Most honeys are a blend from various hives and many varieties of flowers that are in a certain radius of the honeybee’s hive at a certain time. There are also honeys referred to as “univarietal”, such as blueberry honey. Univarietal honeys are created by placing a hive in a spot where, within about a 3 miles (4 km) radius, there is an abundance of one type of plant blooming. On average, honeybees will travel up to 3 miles (4 km) in any direction to forage, therefore much of nectar and pollen collected will be of one particular plant whose nectar and pollen will be dominant in the honey (at least 45%) to producing a distinct flavor. These honeys are harvested right after a particular flower, usually a crop, is done blooming.
Honey’s taste and look correspond to the dominant plant it was foraged from. For example, murunga honey has strong tasting notes of murunga and even an green tint to the color. But often a honey does not have an obvious correlation to the flowers it was foraged from. Coconut farm honey does not really taste of coconut .When extracting honey sometimes small amount of resin ends up in the honey. Bees forage resin from tree trunks to seal the hive from the elements. When tree resin makes contact with a bees mouth parts, it is considered propolis. When opening a hive the propolis seal is broken. If some of the propolis gets in the honey a light pine or nutty taste may add to the flavor profile of the honey.Raw Honey - Let’sLive Products
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Let’sLive is a social empowerment enterprise committed to enhancing and improving the livelihoods of tribal and farming communities. We work directly with small-scale farmers so that our customers can get access to products that are natural, pristine, and picked from the lap of nature. We encourage and provide advice for practicing ethical farming and eco-friendly methods to all those who partner with us.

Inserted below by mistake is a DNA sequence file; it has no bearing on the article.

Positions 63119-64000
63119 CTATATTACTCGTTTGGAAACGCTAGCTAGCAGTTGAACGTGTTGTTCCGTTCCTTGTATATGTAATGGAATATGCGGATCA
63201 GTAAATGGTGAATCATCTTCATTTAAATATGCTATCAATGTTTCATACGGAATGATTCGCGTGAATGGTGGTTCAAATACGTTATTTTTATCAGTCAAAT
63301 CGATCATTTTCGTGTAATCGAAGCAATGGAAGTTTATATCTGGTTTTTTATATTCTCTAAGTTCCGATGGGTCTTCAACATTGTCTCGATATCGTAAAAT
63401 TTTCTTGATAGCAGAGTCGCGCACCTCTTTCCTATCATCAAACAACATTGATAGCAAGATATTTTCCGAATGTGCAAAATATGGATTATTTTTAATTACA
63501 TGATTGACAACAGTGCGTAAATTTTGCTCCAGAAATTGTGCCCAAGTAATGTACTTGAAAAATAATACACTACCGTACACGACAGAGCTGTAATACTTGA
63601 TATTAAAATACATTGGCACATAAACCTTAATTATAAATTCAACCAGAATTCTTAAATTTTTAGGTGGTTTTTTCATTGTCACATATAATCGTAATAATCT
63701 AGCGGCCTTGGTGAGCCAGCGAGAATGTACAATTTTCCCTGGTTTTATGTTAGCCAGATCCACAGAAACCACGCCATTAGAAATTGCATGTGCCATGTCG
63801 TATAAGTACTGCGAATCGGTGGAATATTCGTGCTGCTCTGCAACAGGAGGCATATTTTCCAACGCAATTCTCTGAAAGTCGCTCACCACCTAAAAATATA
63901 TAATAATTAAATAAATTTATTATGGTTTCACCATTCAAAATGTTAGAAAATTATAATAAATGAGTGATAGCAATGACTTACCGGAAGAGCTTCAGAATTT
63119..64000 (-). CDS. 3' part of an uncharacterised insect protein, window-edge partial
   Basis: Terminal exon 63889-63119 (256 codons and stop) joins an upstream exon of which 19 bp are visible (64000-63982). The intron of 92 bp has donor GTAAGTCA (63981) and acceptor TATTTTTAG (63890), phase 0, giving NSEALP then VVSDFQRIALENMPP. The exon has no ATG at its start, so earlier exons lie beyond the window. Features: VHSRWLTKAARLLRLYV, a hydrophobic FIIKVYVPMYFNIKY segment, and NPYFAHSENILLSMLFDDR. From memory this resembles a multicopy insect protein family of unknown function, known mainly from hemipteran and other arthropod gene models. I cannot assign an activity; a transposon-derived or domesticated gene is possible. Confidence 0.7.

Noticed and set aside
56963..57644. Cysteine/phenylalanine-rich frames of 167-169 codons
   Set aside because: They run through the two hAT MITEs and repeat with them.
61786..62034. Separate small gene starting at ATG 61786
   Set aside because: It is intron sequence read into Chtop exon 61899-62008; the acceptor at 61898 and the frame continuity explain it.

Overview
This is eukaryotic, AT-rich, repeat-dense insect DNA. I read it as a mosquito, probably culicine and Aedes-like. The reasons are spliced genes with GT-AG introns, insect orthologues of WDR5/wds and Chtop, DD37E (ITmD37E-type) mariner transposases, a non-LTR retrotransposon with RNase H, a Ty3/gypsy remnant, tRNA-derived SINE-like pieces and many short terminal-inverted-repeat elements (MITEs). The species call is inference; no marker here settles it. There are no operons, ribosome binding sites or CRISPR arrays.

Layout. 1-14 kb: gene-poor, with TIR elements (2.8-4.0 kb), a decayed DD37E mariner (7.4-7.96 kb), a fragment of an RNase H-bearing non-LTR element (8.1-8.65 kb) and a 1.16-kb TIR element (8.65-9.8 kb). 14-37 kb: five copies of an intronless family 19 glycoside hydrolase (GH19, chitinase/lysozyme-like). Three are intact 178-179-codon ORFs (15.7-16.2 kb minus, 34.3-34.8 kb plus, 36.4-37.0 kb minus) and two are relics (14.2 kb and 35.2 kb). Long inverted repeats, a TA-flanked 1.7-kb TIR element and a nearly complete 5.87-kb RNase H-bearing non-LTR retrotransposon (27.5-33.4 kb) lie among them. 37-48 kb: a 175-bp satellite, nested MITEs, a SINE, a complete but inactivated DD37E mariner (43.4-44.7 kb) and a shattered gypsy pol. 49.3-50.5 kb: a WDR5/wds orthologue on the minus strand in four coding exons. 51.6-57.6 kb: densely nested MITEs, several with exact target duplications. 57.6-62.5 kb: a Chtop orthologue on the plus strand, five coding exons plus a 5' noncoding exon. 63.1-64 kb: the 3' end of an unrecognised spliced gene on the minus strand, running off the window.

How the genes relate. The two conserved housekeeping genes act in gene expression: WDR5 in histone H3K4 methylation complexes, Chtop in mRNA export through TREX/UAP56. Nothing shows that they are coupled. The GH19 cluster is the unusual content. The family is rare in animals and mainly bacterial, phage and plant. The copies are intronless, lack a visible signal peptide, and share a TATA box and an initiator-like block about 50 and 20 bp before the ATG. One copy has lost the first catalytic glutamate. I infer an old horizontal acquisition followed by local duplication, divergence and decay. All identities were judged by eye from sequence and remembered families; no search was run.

At Let'sLive we are passionate about bringing in 100% all-natural and healthy products directly from the farming and tribal communities to your doorstep like Pure Raw Honey, Traditional kinds of rice, etc. We want our consumers to enjoy and have direct access to the products that are pristine and picked directly from the lap of nature. The mandates by which we operate are:
* Value every life around us by encouraging ethical farming
* Leverage local knowledge and promote legacy harvesting practices with high hygienic standards
* No preservatives or artificial processing on any of our products
* Each product can be traced to its origins and the people involved in its making
* Educate consumers on the importance of consuming rich and natural local produce
Due to above mentioned vision, we are committed to protecting all the stakeholders involved in the process. Consumers, farmers, and ofcourse the ecosystem.
We take great care and pride in educating our farmers and providing the necessary technology to harvest and market the produce in its pristine form, so that our consumers are assured about the quality of produce that gets shipped from Let’sLive.